Kevin Rutherford · Tuesday November 5, 2013
Two is the magic number entering Phoenix for — hey, look — two reasons.
One — the more obvious, unchanging one — is simple: there’s two races left in the Sprint Cup season. The other? According to most, it’s a two-horse race for the championship at this point, with either Matt Kenseth or Jimmie Johnson likely to take the title.
Is that a safe assumption? Oh, absolutely. Third-place driver Kevin Harvick is 40 points back from the leader, which is nearly an entire race behind (never mind those who think Richard Childress is sabotaging his last few races after his run-in with Ty Dillon anyway). Kyle Busch is even further back at 50 points behind. Technically speaking, the rest of the top 10 in points still have a mathematical shot, though the lower in points one goes, the more that sometimes crazy scenarios have to fall into place.
But if NASCAR racing, as well as sports as whole, are anything, it’s unpredictable. Take Jeff Gordon, a driver who sat third in points entering Texas with a chance of sneaking into the lead should Johnson and Kenseth falter. After a 38th-place finish (without bonus points) he’s all the way back to sixth, 69 points behind and with a ghost of a chance to win the title.
Imagine that happening to Kenseth or Johnson. The way both have been running, 6.1 average finish in the Chase for the former and 4.9 for the latter (best of anyone in Cup,) one slip-up from one likely means assured victory for the other, unless they have their own issues.
If something does happen to both — let’s say an early-race crash or parts failure at Phoenix that decimates both to sub-35th-place finishes — this isn’t over for Harvick and the others, though Harvick especially. It just might set up one of the more hotly contested finales in series history.
Since the new points system in Cup began in 2011 with one point awarded to the 43rd-place driver and anywhere between 47 and 48, depending on laps led, given to the race winner, no driver has ever managed maximum points. However, Tony Stewart has had the best performance since then, scoring 90 points in the final two races of the 2011 season on his way to usurping the throne from Carl Edwards via a tie, scoring an average finish of second.
Edwards’ stretch that year was nearly equally great, with 87 points scored at Phoenix and Homestead combined. Optimal points don’t have to be limited to bona fide title contenders, though; in 2012, Kevin Harvick was the best among Chase drivers, managing 83 points and an average finish of 4.5 to propel him from 11th to eighth in the final rundown.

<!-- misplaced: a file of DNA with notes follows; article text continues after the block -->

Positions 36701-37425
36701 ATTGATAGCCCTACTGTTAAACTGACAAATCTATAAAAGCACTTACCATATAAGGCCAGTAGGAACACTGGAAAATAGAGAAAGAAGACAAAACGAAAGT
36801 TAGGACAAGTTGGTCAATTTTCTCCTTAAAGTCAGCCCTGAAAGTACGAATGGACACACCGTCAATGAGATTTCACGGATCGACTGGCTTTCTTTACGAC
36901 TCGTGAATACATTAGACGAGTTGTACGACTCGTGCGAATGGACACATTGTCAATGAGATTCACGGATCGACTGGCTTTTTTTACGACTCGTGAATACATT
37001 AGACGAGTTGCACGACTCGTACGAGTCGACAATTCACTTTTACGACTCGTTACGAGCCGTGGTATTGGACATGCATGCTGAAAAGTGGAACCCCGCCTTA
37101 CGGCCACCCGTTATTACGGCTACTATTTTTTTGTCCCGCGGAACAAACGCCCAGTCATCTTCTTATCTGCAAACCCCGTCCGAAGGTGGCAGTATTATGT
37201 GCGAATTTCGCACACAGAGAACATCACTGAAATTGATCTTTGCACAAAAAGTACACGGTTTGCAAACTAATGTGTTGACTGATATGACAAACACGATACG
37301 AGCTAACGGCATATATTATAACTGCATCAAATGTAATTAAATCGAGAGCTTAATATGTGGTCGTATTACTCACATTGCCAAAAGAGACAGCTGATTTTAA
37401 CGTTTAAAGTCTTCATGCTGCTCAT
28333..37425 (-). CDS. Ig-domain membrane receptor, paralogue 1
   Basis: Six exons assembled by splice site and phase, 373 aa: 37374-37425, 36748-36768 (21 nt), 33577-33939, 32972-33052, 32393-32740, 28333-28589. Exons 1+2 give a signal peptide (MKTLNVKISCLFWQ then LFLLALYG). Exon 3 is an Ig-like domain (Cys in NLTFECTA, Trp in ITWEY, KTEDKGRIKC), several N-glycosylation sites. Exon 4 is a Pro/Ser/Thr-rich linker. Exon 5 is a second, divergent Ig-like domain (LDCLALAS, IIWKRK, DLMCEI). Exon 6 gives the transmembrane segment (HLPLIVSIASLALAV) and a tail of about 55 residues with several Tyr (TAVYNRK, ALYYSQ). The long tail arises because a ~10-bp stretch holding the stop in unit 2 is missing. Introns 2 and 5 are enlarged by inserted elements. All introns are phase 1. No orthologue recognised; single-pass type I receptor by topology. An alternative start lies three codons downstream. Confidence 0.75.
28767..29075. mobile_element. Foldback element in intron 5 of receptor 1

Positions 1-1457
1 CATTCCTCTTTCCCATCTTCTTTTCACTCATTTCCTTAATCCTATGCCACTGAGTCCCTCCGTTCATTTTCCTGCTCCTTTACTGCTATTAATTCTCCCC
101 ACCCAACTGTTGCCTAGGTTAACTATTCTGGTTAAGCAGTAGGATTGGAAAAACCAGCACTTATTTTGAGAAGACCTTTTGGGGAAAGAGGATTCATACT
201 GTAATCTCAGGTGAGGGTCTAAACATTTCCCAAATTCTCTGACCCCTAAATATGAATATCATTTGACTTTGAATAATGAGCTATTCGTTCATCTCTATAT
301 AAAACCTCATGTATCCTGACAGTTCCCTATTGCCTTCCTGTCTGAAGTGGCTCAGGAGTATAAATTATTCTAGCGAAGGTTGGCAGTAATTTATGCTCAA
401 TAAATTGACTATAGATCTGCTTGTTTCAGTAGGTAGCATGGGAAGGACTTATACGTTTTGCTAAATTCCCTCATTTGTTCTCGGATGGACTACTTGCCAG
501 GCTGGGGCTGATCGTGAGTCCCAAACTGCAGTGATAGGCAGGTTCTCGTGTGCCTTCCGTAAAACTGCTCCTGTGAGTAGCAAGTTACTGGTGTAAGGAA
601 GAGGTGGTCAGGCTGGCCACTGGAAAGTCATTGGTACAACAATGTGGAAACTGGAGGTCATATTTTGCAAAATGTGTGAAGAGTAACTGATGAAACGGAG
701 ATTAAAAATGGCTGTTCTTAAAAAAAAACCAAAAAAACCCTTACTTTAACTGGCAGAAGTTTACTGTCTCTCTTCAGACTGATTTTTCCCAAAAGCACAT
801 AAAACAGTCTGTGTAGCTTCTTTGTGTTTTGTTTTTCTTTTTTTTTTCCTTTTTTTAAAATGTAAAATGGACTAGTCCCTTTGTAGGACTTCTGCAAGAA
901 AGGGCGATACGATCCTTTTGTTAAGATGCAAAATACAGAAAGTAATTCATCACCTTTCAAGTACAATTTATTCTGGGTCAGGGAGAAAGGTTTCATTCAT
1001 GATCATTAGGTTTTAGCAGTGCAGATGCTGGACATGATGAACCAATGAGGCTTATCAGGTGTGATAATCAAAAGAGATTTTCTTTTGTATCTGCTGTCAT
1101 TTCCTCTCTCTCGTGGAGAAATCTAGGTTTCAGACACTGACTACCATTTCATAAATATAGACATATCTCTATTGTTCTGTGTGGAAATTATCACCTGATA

Prior to 2011, the points were a little different, but it’s obviously still possible to compare average finishes. Carl Edwards had a hell of a 2010, winning the final two races and earning 385 points. Greg Biffle and Jimmie Johnson both nearly equaled that mark with a 1.5 average finish, Biffle accomplishing the task in 2005 while Johnson hit in 2004, the first year of the Chase.
If a driver was able to replicate Edwards’ feat this season, that could garner an acme of 96 points — assuming said driver leads the most laps in both races. Even accomplishing what Biffle and Johnson did in the mid-2000s would still earn close to 90 points.
If Kenseth and Johnson continue their blistering streaks, they’re untouchable and the title will only come down to them. However, if anything out of the ordinary occurs and someone, namely Harvick or Kyle Busch, can capitalize, a title win by someone other than the top two is totally not out of the question.
Shoot, look at Johnson’s luck during the last two races in 2012 and 2011. He wasn’t nearly as lights out as he’s been this year even prior to Phoenix and Homestead, but the driver of the No. 48 managed an average finish of 34th in the last two races last year. The year before? 23rd. Kenseth didn’t exactly set the world on fire the last two years either, with averages of 16th last year and 19th in 2011.
Comparatively, Harvick managed his 4.5 average in 2012 — the best of anyone in the Chase at the last two races. He’ll obviously be looking to replicate, if not better, that success in 2013, and if he can do so while Matt and Jimmie have some major hardships, like the former’s had the last two years especially, things could get dicey.
Don’t get me wrong here. All the time, folks complain that some people are eternal optimists, saying a driver still has a chance at [insert accomplishment here] until he or she is either mathematically or physically unable to do so; whether or not Denny Hamlin could make the Chase after his return from injury comes to mind.
I’m not saying this is gonna happen. In fact, I wouldn’t bet on it if I was a betting man, which I’m not because I’m awful at everything but video poker — but as the title battles have shown in the past across all series, things don’t always go the way one expects. Johnson and Kenseth have amazingly high average finishes entering the last two races? Great. Cool. Jeff Gordon was doing pretty good up until last week, too.
At the very least, Harvick and co. should know what they’re up against and what they have to accomplish in order to sneak in an upset. Obviously he’ll need some help at the expense of his competitors, but if that happens — however unlikely — the story will be tremendous.
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